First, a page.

I have my viva very soon and I have all the usual worries and woes about it.
Would they put me through the viva if they thought my thesis wasn't very good?
Yeah they would my supervisor was telling me the other day, that because universities are marked down if someone does not submit within 4 years. He has put people into a viva knowing that it needed major corrections or may even fail. Which was not the best thing to hear from my supervisor who I have just started working with!!
I was talking to a PhD examiner the other day and he was in one viva were they all agreed that it was a fail, but the university did not want them around anymore as they were so bad. They knew the person would not have an academics career, and so they just passed them without corrections to get rid of them. This was in one of the top universities in the country aswell!! I was quite surprised but apparently that is more common than people think.
Guess there is laods that goes in in Viva's that no-one really knows about. I have just started so just two things that I heard which surprised me.
That is absolutely awful and should not be happening anywhere! I had a bit more faith in the system than that.
If anyone knows of anywhere that does this then you should make a complaint or raise a concern. This should not be happening. We aren't #2 in the world for nothing!
Speaking personally, when I was writing my thesis, I sent my supervisors chapters as I went along, then the whole product. Therefore I had a pretty good idea well in advance of my viva that I had a product that should pass. In fact, they wouldn't let anyone submit a thesis in our school, unless it was up to spec.
I must admit, I thought such checks and balances were pretty universal nowadays (at least in the UK, though not sure where you are). What has your supervisor said about your work? They should really be on the ball and be giving you proper and timely feedback. If you've had no feedback, you need to get it. Despite the elitist and nonchalant act a lot of academics put on, supervisors do have a very real interest in their PhD students passing. It is nonetheless natural to feel nervous about the viva. After all, the result of three or four years of demanding work is decided in just a few hours. But you probably have a gut feeling (?). And if the thesis is good enough and YOU did the work, you'll pass.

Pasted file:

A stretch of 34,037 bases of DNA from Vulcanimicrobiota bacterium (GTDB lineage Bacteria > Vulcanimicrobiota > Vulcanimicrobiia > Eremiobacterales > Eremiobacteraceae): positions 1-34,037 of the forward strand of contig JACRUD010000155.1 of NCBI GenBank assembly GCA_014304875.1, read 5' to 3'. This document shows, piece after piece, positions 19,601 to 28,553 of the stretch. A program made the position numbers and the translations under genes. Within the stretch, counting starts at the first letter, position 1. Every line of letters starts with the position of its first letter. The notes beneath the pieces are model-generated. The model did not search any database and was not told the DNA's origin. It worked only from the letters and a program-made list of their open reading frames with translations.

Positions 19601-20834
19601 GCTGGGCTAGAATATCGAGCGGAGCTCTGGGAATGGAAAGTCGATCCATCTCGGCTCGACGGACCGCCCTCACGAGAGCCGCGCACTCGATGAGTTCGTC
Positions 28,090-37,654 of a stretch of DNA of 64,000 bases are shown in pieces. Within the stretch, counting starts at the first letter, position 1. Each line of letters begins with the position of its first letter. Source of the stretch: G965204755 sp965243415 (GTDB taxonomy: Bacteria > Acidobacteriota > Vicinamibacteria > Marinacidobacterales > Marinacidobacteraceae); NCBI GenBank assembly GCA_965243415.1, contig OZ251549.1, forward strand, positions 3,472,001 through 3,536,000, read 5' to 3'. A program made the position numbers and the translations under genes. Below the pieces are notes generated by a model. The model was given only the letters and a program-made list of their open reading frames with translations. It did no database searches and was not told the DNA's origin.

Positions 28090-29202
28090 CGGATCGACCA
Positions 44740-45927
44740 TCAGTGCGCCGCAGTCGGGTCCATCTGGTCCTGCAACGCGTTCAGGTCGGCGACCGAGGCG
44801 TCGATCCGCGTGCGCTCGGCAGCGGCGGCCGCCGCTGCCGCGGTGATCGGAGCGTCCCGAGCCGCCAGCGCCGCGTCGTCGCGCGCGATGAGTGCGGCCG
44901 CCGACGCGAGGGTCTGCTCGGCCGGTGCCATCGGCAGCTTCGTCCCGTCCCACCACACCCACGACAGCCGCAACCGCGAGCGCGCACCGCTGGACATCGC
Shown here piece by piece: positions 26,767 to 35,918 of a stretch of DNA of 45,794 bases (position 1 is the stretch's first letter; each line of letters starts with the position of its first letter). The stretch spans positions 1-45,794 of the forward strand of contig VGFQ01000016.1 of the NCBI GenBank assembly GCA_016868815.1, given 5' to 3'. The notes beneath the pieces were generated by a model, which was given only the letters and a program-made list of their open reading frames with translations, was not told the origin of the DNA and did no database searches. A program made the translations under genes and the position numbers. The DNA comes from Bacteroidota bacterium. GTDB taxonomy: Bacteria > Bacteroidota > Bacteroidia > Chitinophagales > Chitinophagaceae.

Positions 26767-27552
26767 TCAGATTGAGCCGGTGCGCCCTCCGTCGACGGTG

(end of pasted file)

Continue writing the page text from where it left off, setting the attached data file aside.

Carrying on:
Montanita: That's extremely disturbing. I'm tempted to hypothesise that your supervisor was blowing smoke to spur you into action from the outset. It's not something I've ever heard of, though I wouldn't be entirely surprised to learn it does happen in some quarters. But I guess that's why a number of countries have "open vivas", i.e. the public can come and watch!
Some of those open vivas are just for show though - they have that concept in Italy for example, and I've been told it's unheard of to fail when you get to the viva stage... in fact, the graduation ceremony is directly after the viva, so that kind of says it all really!
Different countries have different ways of conducting a viva. I have a friend whose Portuguese procedure - lecture, intense questioning, all in front of an audience and all in his second language (English) at the request of his Portuguese 'superiors;' - was insane, and caused my supervisor, who was his advisor in the UK, to baulk at the system. In the UK, it's much gentler, and if you have a good supervisor, he/she will not encourage submission unless it's in a position to be defended with minimal cause for concern. I worked myself up into a frenzy of worry about my viva, but it really was not bad at all. Not enjoyable in the relaxed sense - who could relax 100%? - but with calm and non-aggressive, but still openly, and - crucially - honestly, critical, examiners, they help you to recognise your own inconsistencies or (minor) errors, in exactly the way that a collegiate endeavour that is science (or other academic study) should be. Relax, it'll be fine. Probably.
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